Shin Inouye, a White House spokesperson, confirmed the roundtable would take place on Monday, but declined to provide additional information other than to affirm it’s closed to the press.

“As it routinely does with interested parties on any number of issues, the White House Office of Public Engagement will hold a briefing on Monday on issues of concern to the bisexual community,” Inouye said. “This event is closed press.”

It’s not unusual for the Office of Public Engagement to hold meetings that aren’t public. That’s generally the ground rules for the events that office holds — LGBT or otherwise.

Asked whether she wants the White House to open up the event, Cheltenham would only say generally she sees value in discussions on bisexual issues be open to the public.

“I’m totally in support of any public event that gives us a chance to dialogue about the disparities of our community — whatever they may be, whether that’s at the White House, or at HRC or at other places,” Cheltenham said.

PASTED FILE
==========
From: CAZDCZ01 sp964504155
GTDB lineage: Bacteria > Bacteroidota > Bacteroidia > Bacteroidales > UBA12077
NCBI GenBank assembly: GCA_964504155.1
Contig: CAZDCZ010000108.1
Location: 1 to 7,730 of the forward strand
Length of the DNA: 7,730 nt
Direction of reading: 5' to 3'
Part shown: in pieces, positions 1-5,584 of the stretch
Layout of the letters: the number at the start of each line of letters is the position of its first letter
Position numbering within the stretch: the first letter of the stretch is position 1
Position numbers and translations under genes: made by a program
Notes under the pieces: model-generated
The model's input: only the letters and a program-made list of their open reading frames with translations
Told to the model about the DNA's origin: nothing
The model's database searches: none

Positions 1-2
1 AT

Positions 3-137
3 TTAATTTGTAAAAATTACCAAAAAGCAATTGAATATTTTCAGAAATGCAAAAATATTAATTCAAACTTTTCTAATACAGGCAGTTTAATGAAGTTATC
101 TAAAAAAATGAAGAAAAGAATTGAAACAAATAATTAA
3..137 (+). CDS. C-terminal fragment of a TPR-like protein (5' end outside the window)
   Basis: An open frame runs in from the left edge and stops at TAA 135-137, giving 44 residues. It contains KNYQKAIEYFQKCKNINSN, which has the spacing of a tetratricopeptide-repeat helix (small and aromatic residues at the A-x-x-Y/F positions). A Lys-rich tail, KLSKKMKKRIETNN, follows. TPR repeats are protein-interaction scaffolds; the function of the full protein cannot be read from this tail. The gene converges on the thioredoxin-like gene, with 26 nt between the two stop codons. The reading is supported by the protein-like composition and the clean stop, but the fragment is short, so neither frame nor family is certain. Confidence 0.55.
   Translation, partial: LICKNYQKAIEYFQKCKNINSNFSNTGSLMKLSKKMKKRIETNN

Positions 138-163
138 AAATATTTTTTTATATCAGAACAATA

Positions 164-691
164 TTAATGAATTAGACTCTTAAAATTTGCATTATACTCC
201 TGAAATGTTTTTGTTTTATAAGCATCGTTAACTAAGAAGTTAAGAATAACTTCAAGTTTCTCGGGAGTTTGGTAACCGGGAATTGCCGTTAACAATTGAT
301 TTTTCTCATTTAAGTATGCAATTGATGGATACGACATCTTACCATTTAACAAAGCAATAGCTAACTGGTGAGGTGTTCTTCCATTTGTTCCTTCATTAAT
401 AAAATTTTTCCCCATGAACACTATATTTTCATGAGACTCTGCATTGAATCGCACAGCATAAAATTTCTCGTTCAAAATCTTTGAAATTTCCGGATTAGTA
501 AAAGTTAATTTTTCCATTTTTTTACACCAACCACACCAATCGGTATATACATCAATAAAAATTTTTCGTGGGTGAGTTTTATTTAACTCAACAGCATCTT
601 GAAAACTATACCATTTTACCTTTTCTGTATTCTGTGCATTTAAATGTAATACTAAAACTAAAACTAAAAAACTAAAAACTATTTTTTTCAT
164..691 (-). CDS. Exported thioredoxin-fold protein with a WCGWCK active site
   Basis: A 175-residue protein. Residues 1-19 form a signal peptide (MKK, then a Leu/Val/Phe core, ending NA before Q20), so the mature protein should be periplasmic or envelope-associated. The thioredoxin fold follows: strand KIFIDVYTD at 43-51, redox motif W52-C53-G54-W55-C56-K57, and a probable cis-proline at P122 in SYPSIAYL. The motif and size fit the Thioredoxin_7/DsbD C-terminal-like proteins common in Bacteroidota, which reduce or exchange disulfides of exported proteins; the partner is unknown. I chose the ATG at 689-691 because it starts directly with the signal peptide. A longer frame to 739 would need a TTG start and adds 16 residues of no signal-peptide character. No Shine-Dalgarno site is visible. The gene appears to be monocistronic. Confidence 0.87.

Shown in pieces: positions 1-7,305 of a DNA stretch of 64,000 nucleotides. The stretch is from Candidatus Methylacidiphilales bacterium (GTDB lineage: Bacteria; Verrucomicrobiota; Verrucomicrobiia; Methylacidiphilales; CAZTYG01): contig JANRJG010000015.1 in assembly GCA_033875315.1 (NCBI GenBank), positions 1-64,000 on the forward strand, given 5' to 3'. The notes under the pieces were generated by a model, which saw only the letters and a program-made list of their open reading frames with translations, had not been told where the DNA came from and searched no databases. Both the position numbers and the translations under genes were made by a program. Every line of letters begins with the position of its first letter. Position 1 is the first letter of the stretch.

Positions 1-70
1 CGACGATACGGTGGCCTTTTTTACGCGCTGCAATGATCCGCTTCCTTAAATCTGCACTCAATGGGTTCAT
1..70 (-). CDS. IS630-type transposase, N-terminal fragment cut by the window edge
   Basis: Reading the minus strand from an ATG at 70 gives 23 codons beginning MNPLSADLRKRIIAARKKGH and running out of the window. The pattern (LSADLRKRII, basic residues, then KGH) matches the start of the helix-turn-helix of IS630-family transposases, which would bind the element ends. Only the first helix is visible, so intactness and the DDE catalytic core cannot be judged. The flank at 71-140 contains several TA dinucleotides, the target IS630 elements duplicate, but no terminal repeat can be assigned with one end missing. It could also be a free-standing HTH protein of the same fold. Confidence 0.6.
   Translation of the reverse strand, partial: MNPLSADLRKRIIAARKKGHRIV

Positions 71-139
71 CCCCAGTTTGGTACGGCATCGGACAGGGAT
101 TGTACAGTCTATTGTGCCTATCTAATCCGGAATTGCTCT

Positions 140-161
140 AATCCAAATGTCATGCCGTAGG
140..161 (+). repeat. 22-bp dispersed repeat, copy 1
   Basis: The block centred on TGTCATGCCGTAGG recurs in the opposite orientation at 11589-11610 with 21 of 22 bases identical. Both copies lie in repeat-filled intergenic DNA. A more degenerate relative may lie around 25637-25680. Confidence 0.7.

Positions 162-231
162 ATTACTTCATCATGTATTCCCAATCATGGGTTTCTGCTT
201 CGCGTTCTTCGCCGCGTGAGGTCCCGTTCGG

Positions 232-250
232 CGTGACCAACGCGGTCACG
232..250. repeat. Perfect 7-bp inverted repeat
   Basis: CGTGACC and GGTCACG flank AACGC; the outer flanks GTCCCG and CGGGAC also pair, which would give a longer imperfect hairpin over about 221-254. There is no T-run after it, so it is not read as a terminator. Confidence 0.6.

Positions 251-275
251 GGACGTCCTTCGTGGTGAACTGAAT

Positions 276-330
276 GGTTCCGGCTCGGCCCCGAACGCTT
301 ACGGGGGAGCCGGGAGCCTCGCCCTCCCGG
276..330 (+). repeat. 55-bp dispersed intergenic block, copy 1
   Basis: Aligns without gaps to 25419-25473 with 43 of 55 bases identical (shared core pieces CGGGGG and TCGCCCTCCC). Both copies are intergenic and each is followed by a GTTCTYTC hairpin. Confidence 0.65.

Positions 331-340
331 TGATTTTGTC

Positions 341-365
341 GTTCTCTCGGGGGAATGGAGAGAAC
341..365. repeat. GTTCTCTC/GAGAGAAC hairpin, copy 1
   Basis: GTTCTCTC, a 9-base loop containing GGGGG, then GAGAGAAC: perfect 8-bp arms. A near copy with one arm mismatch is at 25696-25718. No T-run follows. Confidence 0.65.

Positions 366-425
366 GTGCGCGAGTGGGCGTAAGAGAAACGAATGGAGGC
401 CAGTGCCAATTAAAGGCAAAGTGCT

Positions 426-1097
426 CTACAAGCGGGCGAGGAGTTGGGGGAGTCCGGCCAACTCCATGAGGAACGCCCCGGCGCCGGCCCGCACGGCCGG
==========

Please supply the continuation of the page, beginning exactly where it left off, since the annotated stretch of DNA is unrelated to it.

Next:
While the meeting may be a first for the White House, bisexuals have been organizing independently of the LGBT community for some time. The Bisexual Resource Center, for example, was founded in 1985 following a regional conference.

Cheltenham said bisexual advocates have engaged with the White House for years and first brought up the idea for a panel with then-White House LGBT liaison Brian Bond in June 2010.

“From there, we started having discussions about what that would look like,” Cheltenham said. “We engaged the White House, and this is sort of where we came together.”